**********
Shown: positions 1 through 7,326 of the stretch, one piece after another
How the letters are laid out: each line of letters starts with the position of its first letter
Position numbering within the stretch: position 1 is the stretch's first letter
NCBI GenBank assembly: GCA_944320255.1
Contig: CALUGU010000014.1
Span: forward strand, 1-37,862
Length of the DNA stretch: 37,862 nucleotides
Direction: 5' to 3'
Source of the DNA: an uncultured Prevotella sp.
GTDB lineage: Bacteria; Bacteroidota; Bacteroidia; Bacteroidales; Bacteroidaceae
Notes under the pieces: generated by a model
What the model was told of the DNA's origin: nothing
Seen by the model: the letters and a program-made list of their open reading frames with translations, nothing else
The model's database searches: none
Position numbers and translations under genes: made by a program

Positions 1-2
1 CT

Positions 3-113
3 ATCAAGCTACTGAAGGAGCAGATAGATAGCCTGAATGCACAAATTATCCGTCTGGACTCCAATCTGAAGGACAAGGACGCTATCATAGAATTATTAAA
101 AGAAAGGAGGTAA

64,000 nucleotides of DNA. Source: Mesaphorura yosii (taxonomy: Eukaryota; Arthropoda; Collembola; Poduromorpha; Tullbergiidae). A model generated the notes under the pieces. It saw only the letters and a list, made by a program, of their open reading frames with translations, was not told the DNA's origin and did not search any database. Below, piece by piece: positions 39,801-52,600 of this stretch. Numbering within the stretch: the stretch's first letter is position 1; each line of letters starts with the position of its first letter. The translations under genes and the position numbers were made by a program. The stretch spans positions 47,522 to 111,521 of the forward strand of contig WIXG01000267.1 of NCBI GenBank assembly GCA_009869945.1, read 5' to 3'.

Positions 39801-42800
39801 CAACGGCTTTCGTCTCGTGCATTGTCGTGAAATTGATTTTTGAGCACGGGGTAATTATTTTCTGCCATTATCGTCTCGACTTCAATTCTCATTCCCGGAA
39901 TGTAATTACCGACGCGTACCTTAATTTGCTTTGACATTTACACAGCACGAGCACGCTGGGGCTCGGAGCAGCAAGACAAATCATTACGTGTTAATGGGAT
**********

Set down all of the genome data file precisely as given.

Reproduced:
Shown: positions 1 through 7,326 of the stretch, one piece after another
How the letters are laid out: each line of letters starts with the position of its first letter
Position numbering within the stretch: position 1 is the stretch's first letter
NCBI GenBank assembly: GCA_944320255.1
Contig: CALUGU010000014.1
Span: forward strand, 1-37,862
Length of the DNA stretch: 37,862 nucleotides
Direction: 5' to 3'
Source of the DNA: an uncultured Prevotella sp.
GTDB lineage: Bacteria; Bacteroidota; Bacteroidia; Bacteroidales; Bacteroidaceae
Notes under the pieces: generated by a model
What the model was told of the DNA's origin: nothing
Seen by the model: the letters and a program-made list of their open reading frames with translations, nothing else
The model's database searches: none
Position numbers and translations under genes: made by a program

Positions 1-2
1 CT

Positions 3-113
3 ATCAAGCTACTGAAGGAGCAGATAGATAGCCTGAATGCACAAATTATCCGTCTGGACTCCAATCTGAAGGACAAGGACGCTATCATAGAATTATTAAA
101 AGAAAGGAGGTAA

64,000 nucleotides of DNA. Source: Mesaphorura yosii (taxonomy: Eukaryota; Arthropoda; Collembola; Poduromorpha; Tullbergiidae). A model generated the notes under the pieces. It saw only the letters and a list, made by a program, of their open reading frames with translations, was not told the DNA's origin and did not search any database. Below, piece by piece: positions 39,801-52,600 of this stretch. Numbering within the stretch: the stretch's first letter is position 1; each line of letters starts with the position of its first letter. The translations under genes and the position numbers were made by a program. The stretch spans positions 47,522 to 111,521 of the forward strand of contig WIXG01000267.1 of NCBI GenBank assembly GCA_009869945.1, read 5' to 3'.

Positions 39801-42800
39801 CAACGGCTTTCGTCTCGTGCATTGTCGTGAAATTGATTTTTGAGCACGGGGTAATTATTTTCTGCCATTATCGTCTCGACTTCAATTCTCATTCCCGGAA
39901 TGTAATTACCGACGCGTACCTTAATTTGCTTTGACATTTACACAGCACGAGCACGCTGGGGCTCGGAGCAGCAAGACAAATCATTACGTGTTAATGGGAT